For more than 35 years, Philip C. Hoffman, MD, has been a dedicated professor at the University of Chicago, directing the medical student programs in hematology/oncology at the Pritzker School of Medicine. He has been honored as one of the favorite faculty by the graduating medical students 25 times. He was one of the original masters of the Academy of Distinguished Medical Educators at Pritzker, and he was the inaugural senior faculty scholar of the Bucksbaum Institute for Clinical Excellence.
Dr. Philip Hoffman
For his commitment to education, Dr. Hoffman will be honored with ASCO’s Excellence in Teaching Award, which recognizes individuals who have inspired and shaped trainees’ practice of cancer medicine.
“I realized long ago that I’ll never win a Nobel Prize—I’ve made peace with that,” Dr. Hoffman said. “I’m not a groundbreaking researcher; I don’t think anybody’s going to name a regimen after me. But I’ve managed to be honored multiple times by the graduating medical students and residents. Lots of fellows who have gone through our program are now out practicing, many of them in academic places all over the country.”
‘Courage in the Face of Technology’
When asked if his teaching strategies have evolved over the course of his tenure at the University of Chicago, Dr. Hoffman replied that he hasn’t felt the need to change from the classic blackboard and handout format. In fact, he doesn’t use PowerPoint slides during didactic lessons.
“I realize that some of my colleagues may think that I’m a bit of a throwback, but I usually make up a handout, and then I use the blackboard. I call on people, and I try to make [the class] somewhat interactive,” he said. “A few years ago, one of the medical students sent me an email saying he was going to give me an award for ‘Courage in the Face of Technology.’ I enjoy going up to the board and teaching that way.”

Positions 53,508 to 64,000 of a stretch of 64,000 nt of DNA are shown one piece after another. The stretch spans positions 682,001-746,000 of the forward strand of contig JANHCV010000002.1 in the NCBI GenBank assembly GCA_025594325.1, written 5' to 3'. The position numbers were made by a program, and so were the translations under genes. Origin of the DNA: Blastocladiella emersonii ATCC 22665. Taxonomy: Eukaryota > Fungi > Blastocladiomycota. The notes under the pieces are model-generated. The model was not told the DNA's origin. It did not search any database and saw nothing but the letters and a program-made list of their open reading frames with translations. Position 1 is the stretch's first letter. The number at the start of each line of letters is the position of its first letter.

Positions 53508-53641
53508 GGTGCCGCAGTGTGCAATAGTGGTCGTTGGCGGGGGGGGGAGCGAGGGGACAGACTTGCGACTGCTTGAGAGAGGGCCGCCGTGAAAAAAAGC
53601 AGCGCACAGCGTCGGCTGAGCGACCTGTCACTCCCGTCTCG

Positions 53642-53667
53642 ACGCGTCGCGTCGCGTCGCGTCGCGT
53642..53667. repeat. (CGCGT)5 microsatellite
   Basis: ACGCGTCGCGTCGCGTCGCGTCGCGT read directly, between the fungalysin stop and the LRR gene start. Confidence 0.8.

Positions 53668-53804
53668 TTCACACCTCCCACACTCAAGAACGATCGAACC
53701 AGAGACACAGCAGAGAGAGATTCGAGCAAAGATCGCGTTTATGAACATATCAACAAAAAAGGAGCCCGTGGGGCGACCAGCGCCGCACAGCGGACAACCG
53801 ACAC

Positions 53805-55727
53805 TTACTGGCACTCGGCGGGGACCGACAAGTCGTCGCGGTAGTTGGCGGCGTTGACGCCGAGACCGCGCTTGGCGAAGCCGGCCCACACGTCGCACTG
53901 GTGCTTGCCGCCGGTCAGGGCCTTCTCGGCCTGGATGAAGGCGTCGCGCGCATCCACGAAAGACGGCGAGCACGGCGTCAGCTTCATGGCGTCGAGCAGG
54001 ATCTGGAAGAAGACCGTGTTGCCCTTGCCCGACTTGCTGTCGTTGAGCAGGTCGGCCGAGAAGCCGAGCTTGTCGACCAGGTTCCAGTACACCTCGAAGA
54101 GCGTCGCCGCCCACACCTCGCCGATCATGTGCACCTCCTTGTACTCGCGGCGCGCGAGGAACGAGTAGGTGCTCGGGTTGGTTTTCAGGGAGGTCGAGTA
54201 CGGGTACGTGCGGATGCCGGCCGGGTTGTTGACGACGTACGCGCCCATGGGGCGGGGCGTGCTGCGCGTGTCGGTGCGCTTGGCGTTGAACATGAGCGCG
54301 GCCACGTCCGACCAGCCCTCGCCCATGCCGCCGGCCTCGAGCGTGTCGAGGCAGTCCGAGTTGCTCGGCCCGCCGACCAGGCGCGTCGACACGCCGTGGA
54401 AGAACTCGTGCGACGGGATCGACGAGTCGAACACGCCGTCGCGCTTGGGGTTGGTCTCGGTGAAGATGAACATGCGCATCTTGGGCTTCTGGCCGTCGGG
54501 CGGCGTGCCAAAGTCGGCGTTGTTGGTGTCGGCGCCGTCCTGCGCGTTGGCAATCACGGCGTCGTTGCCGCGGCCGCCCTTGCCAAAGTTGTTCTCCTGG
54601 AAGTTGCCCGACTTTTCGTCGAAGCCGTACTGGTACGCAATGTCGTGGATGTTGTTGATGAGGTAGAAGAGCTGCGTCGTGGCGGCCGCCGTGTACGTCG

Leaving a Lasting Impression
Dr. Hoffman comes from a teaching pedigree; both of his parents were educators, and he acknowledges them as role models growing up. For Dr. Hoffman, teaching is practically second nature.
“One of the skills that I have, which I think has to be developed, is being able to sense if I’m connecting with the audience,” he said. “Am I getting feedback from them? Are their heads nodding, are their eyes open? It’s about knowing what level they’re at and pitching the presentation to that level.”
When asked what he was most proud of in his career, Dr. Hoffman recalled moments when his lessons clearly took hold.
“Much of my teaching of the hematology/oncology fellows is preceptor type,” Dr. Hoffman said. “As you might imagine, many of these conversations are difficult and stressful, because they’re often providing bad news. One of the most important aspects of the preceptor relationship is modeling the difficult conversations. Not infrequently, I’ll run into a former fellow at the ASCO Annual Meeting who will mention to me that they always use some phrase or some way of speech that I taught them in their conversations with patients. It always gives me a lift when I hear that.”
– Hilary Adams